October 19, 2014

I said, “The only way I can play someone this hard is for something to be peeled away each week, and the first thing that needs to go is the wig.” I just wanted to deal with her hair. It’s a big thing with African-American women…You start when you’re just a young girl. Do you twist it? Do you leave it natural when it’s so hard to take care of? Then you start wearing wigs but every night before bed you’ve got to take the wig off and deal with your hair underneath. And it’s a part of Annalise that I needed the writers to deal with because I’ve never seen it, ever, on TV and I thought it would be very powerful. It’s part of her mask. - Viola Davis (x)

(Source: getawaywithgifs, via hoechlined)

October 19, 2014

(Source: party-wok, via godnoionlylivehere)

October 19, 2014

(Source: lastrealindians, via misandry-mermaid)

October 19, 2014

cloaga:

im gonna be a writer just so i can make literally everything about lesbians. r u ready for lesbian spaghetti westerns?? are u ready for pirate lesbians in space?? no?? too fucking bad kiddo u cant have ur pudding until youve finished ur lesbians  

(via coffeebuddha)

October 19, 2014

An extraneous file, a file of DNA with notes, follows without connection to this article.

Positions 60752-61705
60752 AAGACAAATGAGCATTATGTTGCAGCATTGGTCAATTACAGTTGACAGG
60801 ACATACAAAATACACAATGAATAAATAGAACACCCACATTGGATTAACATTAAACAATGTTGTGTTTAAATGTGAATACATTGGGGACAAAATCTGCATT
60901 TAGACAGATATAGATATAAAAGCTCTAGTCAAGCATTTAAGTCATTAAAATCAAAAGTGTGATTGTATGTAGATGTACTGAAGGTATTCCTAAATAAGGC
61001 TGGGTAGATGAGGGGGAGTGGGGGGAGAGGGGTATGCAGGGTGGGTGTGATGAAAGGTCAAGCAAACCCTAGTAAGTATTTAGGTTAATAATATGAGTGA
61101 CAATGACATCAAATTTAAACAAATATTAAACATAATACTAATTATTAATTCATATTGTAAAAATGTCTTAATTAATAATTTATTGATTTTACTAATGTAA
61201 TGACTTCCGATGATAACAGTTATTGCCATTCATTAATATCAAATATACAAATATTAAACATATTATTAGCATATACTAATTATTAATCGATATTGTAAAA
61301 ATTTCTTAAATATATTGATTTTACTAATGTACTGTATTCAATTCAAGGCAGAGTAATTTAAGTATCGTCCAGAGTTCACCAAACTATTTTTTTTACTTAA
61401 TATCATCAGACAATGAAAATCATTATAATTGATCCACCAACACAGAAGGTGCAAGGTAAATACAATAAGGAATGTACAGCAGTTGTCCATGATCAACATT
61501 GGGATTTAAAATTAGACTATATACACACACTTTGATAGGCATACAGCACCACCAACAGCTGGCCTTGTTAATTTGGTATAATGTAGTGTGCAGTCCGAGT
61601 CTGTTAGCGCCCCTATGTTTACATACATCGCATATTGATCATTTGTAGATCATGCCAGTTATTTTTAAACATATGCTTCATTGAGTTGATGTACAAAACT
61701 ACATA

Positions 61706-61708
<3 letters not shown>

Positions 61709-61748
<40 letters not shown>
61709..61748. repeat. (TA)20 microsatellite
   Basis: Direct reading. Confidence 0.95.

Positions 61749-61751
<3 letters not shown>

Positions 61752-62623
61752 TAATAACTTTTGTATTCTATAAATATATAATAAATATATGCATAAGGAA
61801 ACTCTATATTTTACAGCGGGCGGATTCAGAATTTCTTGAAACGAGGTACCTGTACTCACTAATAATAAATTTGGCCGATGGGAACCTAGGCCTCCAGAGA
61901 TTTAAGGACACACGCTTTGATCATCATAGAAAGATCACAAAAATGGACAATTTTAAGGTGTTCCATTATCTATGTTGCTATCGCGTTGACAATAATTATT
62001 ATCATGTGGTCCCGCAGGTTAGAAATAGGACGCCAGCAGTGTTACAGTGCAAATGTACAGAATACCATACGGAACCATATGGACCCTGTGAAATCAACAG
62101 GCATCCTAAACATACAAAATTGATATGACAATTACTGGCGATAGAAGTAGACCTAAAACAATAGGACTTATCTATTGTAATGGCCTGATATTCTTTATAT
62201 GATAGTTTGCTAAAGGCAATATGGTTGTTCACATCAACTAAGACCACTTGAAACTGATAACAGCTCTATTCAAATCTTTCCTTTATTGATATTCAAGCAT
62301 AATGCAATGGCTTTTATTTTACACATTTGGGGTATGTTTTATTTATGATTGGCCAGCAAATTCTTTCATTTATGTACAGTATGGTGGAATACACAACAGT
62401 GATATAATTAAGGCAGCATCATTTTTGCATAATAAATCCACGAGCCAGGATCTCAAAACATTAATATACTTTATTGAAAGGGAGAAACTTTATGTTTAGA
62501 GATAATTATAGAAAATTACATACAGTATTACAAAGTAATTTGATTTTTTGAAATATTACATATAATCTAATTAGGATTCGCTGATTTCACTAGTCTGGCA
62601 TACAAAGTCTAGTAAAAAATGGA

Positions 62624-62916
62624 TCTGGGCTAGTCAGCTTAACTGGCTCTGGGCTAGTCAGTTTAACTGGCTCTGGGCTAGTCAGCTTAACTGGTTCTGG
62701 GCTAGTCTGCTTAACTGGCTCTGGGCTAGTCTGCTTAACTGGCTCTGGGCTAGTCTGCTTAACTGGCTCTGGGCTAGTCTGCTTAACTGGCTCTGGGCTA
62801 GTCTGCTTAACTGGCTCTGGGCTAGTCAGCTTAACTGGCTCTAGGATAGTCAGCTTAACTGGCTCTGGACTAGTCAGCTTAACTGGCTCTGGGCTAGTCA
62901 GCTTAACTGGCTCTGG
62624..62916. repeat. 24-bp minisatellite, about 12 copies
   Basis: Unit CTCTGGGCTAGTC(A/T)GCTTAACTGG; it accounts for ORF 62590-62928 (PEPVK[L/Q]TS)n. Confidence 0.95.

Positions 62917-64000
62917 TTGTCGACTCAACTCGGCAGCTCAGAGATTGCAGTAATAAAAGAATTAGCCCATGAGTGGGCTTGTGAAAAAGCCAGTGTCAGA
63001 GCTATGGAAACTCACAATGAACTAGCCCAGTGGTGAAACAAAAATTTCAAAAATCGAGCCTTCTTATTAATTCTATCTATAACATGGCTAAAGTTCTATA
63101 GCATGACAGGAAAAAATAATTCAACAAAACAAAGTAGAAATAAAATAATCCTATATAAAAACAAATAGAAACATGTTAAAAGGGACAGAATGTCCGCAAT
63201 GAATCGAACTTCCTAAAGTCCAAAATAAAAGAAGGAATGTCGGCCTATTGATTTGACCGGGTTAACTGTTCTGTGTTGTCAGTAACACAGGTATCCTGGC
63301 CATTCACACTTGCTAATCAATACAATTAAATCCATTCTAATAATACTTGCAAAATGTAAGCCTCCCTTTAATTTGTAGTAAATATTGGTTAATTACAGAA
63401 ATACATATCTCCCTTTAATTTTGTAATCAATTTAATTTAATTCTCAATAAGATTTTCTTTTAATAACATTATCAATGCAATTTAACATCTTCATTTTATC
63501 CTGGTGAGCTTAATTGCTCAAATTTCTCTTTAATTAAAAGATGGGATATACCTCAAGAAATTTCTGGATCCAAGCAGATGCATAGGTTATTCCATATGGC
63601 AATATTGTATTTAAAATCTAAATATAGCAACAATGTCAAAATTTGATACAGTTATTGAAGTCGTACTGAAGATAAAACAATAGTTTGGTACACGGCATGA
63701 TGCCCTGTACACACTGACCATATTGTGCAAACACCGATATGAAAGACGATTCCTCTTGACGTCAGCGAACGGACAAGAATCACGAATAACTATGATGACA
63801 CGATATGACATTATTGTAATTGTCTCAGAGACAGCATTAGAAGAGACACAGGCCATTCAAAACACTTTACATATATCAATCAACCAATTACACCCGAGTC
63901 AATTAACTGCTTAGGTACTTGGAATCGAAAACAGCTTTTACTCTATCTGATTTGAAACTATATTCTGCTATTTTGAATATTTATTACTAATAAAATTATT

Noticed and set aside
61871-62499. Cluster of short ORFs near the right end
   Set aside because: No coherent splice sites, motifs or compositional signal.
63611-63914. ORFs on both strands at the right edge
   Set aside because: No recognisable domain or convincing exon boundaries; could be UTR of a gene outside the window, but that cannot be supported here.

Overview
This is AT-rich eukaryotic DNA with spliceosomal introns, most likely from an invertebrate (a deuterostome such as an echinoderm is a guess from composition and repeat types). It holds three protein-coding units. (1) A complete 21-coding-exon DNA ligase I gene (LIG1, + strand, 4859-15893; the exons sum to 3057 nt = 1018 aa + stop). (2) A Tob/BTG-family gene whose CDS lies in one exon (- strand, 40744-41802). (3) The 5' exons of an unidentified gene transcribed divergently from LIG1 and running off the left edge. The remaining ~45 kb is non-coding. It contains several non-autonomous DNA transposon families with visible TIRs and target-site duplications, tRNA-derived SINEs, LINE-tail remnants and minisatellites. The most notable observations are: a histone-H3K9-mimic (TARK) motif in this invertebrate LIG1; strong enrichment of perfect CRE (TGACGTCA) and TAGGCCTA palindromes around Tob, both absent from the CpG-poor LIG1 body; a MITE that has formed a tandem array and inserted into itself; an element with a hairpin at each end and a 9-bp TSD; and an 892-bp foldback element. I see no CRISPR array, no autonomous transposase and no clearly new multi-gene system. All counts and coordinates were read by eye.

Take your risks now, as you grow older you become more fearful and less flexible. And I mean that literally. I hurt my knee this week on the treadmill and it wasn’t even on.

(Source: leslieminknope, via choctawaukerman)

October 18, 2014

(Source: casiestevenson, via attoliancrown)

October 18, 2014

Pawnee: first in friendship, fourth in obesity.

(Source: cl-monteith, via 30rockasaurus)

October 18, 2014

(Source: downlookingup, via bisexualilanawexler)

October 16, 2014
zennistrad:

themundanematt:

Why #gamergate is important

Fun fact: Morgan Ramsay, founder of the Entertainment Media Counsel, did an objective study of how much of gaming journalism talks about sexism or social justice.
To do this, he downloaded 130,524 articles from 37 RSS feeds of 23 outlets, including The Escapist, Rock Paper Shotgun, CVG, Edge Online, Eurogamer, Gamasutra, Game Informer, GamePolitics, GamesBeat, GamesIndustry International, GameSpot, GamesRadar, IGN, IndieGames, Joystiq, Kotaku, Massively, MCV, NowGamer, PocketGamer.biz, Polygon, Shacknews and VG24/7, published over a period of twelve months. He then did a search on how often these games articles mentioned sexism, feminism, or misogyny.
The result? Over a period of one year, 0.41% of 130,524 articles referenced feminism, feminist, sexism, sexist, misogyny, and misogynist explicitly. 
That’s less than half of one percent.
So next time you hear someone whining that “feminism is taking over video games journalism”, what they’re actually whining about is that feminism exists in video games journalism.

zennistrad:

themundanematt:

Why #gamergate is important

Fun fact: Morgan Ramsay, founder of the Entertainment Media Counsel, did an objective study of how much of gaming journalism talks about sexism or social justice.